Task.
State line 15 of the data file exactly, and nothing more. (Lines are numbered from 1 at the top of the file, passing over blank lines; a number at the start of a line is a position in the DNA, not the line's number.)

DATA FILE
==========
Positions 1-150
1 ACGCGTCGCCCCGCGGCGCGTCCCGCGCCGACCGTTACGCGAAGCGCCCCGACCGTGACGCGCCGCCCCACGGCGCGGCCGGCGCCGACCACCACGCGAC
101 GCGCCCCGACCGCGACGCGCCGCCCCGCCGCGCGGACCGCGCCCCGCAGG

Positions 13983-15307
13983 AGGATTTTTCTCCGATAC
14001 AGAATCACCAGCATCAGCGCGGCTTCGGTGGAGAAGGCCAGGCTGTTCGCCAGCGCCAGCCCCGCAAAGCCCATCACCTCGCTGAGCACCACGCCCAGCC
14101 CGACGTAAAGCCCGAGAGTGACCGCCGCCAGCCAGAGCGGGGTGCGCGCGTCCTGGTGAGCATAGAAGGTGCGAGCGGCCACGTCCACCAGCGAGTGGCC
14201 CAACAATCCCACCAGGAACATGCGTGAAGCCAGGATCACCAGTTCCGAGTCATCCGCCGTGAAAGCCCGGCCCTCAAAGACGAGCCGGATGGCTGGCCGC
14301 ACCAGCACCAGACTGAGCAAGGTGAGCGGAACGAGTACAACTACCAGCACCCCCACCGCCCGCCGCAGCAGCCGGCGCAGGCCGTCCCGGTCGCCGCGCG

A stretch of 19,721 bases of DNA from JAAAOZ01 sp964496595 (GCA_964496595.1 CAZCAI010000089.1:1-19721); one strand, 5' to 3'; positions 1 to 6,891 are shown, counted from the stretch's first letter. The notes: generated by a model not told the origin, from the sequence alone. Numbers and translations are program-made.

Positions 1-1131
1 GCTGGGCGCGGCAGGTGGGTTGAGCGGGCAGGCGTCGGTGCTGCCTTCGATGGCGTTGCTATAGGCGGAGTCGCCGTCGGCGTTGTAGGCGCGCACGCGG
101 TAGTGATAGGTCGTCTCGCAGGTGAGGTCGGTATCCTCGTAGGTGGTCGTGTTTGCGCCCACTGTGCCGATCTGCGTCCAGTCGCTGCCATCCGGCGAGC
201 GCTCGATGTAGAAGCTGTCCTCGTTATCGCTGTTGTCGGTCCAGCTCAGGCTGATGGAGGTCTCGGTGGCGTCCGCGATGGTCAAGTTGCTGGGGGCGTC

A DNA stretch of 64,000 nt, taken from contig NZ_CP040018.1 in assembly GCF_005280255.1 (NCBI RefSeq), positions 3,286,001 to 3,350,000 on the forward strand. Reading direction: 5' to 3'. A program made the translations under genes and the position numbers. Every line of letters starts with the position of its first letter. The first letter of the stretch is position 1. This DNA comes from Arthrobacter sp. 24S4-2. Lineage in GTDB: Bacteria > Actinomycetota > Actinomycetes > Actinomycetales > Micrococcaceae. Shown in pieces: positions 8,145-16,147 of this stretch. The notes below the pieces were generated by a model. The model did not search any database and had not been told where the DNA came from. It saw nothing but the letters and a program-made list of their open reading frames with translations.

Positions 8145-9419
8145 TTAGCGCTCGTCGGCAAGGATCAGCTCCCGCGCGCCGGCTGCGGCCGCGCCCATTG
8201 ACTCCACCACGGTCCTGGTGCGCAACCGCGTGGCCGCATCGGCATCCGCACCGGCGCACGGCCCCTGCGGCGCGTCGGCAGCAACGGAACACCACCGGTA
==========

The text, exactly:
A DNA stretch of 64,000 nt, taken from contig NZ_CP040018.1 in assembly GCF_005280255.1 (NCBI RefSeq), positions 3,286,001 to 3,350,000 on the forward strand. Reading direction: 5' to 3'. A program made the translations under genes and the position numbers. Every line of letters starts with the position of its first letter. The first letter of the stretch is position 1. This DNA comes from Arthrobacter sp. 24S4-2. Lineage in GTDB: Bacteria > Actinomycetota > Actinomycetes > Actinomycetales > Micrococcaceae. Shown in pieces: positions 8,145-16,147 of this stretch. The notes below the pieces were generated by a model. The model did not search any database and had not been told where the DNA came from. It saw nothing but the letters and a program-made list of their open reading frames with translations.